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What Car? says

4 out of 5 stars

For Cheap to buy and run; lots of kit

Against Cabin finish iffy, base model too basic

Verdict Lots of car for the cash, especially the diesel

Go for… 1.5 CRDI LX

Avoid… Base-level 1.4 GS

Kia Rio Hatchback
  • 1. Cabin quality could be better - some of the plastics look and feel cheap
  • 2. This is hardly a mini supermini: there's good head- and legroom throughout
  • 3. The petrol version returns an impressive 44.8mpg, and the diesel's even better - 60.1mpg
  • 4. This is one of the biggest superminis, and it has a large boot
  • 5. The ride is a touch firm at low speeds, but it settles down nicely once you're going a little faster
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Kia Rio Hatchback full review with expert trade views

Prices of the Kia Rio are low for what you get, and even the range-topping model, which has lots of goodies, should be within reach. The diesel version is especially good value, because it’s not that much more expensive than the petrol car.

There’s plenty of space, too. The Rio is one of the bigger vehicles in the supermini class, and this is reflected in good head- and legroom throughout. The boot is a good size, too, but cabin quality could be better. Some of the plastics look and feel cheap.

While the drive trails behind some rivals, it’s far from unpleasant. The body leans through corners and the steering is vague, but the handling isn’t untidy. Likewise, the ride is a touch firm at low speeds, but it settles down as you get faster, and the diesel is impressively refined at the motorway limit.

Trade view

Martin Keighley

Big improvement over previous model. 1.4 LX best all-rounder. Values low but steady

Martin Keighley
Valuations expert,
What Car? Used Car Price Guide

We’d go for the diesel. The 96bhp 1.4 petrol is cheaper, and it’s fine in town, but it gets noisy at speed and isn't strong enough to cope with steep hills without changing down a gear or two.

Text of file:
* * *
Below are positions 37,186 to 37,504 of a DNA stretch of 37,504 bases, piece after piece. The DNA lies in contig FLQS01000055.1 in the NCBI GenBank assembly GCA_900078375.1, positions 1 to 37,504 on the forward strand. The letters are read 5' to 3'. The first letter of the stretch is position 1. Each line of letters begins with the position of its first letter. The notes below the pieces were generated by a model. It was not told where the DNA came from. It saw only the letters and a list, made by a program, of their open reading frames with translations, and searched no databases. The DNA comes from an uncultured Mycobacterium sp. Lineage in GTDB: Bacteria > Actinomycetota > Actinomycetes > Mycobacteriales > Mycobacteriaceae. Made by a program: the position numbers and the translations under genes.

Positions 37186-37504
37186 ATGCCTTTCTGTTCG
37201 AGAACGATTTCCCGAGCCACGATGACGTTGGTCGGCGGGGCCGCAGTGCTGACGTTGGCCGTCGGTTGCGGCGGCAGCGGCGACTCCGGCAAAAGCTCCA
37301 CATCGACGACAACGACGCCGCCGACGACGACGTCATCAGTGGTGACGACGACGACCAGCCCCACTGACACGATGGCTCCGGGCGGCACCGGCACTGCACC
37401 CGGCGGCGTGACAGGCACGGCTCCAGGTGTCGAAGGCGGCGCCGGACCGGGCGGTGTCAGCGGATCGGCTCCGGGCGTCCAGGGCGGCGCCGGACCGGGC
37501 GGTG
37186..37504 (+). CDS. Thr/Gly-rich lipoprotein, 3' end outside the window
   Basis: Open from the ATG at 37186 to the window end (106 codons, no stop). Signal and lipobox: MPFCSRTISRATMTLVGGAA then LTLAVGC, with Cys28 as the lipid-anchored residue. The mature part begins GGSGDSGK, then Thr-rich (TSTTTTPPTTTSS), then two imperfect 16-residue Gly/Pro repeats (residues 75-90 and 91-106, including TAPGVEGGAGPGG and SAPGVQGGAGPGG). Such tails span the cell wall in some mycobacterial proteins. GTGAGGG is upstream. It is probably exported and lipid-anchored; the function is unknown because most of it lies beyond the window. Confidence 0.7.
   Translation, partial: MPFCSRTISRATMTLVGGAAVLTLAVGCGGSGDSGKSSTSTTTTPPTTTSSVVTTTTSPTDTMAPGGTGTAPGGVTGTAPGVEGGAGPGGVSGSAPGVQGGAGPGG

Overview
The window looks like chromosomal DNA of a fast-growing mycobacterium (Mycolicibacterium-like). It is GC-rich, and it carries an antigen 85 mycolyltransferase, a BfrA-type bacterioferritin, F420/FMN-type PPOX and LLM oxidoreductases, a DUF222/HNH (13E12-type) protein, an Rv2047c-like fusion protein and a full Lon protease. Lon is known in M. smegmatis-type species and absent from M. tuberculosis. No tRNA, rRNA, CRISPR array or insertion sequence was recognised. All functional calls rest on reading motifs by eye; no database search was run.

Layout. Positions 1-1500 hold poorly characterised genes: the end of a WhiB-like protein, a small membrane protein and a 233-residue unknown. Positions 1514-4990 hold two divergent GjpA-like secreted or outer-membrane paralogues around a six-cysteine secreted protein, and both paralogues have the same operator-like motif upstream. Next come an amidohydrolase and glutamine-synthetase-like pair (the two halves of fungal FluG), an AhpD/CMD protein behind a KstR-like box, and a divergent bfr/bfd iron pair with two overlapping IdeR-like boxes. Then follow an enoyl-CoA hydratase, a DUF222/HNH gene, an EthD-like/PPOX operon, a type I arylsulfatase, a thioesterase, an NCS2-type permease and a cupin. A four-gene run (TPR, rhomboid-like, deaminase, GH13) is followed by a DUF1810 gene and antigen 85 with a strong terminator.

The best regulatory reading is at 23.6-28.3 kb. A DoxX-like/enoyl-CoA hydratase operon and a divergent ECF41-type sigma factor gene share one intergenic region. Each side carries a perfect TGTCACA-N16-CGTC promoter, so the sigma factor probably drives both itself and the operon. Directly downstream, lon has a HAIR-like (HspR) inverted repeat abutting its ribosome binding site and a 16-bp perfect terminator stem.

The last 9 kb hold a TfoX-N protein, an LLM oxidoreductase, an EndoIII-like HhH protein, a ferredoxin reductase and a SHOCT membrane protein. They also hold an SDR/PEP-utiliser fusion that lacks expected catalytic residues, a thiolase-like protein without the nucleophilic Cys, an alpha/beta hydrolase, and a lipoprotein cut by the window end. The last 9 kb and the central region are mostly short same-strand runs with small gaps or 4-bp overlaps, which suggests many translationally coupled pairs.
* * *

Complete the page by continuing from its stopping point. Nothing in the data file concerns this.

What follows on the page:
On the other hand, the 109bhp 1.5-litre diesel pulls strongly, and overtaking is easy. It makes more financial sense, too. You won’t find a cheaper diesel-powered car of this size, and its fuel economy is also far superior to the petrol’s.

Of the two trims, we’d go for the range-topping LX. You’ll get alloy wheels, air-con, remote central locking, four electric windows, six airbags and a CD player. The upgrade isn’t that pricey, either.

The more modest GS is missing too much safety kit on the petrol-engined car (no curtain airbags), although you do get air-con, powered front windows and a CD player, though. Oddly, the GS diesel is better, with curtain airbags, a sunroof and electric rear windows added.

Trade view

Martin Keighley

Big improvement over previous model. 1.4 LX best all-rounder. Values low but steady

Martin Keighley
Valuations expert,
What Car? Used Car Price Guide

Kia is making very capable cars these days, but they still aren’t that desirable. This means residual values aren’t very strong, so the Rio, which was extremely cheap when it was new, is a genuine bargain as a used car.

As well as costing very little to buy, the Rio is also very cheap to run. Even the petrol version will return an average of 44.8mpg. But, those who want really lean consumption should go for the diesel, because it will reward you with an average of 60.1mpg.

Insurance costs are about what you’d expect for the class. The petrol car is in group 4, while the diesel-engined car is only a touch higher, in group 5.

Routine servicing will prove a good deal costlier than most other superminis, however. When you compare the Rio’s servicing bills with those for a car such as the Ford Fiesta, there’s a big difference.

Trade view

Martin Keighley

Big improvement over previous model. 1.4 LX best all-rounder. Values low but steady

Martin Keighley
Valuations expert,
What Car? Used Car Price Guide

We can’t really say how reliable the Rio is going to be yet. The car was only released in September 2005, so reliability data is still very sketchy and not enough to make a judgement on. But, that means that any used car will still have a good chunk of the new-car warranty to run.

As a manufacturer, Kia has had a so-so record for reliability in recent years. The Korean firm wasn’t included in the last What Car? Reliability Survey, but it achieved mid-table respectability in the most recent JD Power customer satisfaction survey.

The old Rio did Kia no favours, though, scoring poorly in the JD Power study for mechanical reliability. However, with the newer Sorento 4x4 securing a class win in the survey, it could be a sign things are on the up for Kia.

In fact, the Sorento was one of the best-performing cars in the entire study, and if this current Rio can get anywhere near this, it’ll be tough for other superminis to beat.

Trade view

Martin Keighley

Big improvement over previous model. 1.4 LX best all-rounder. Values low but steady

Martin Keighley
Valuations expert,
What Car? Used Car Price Guide
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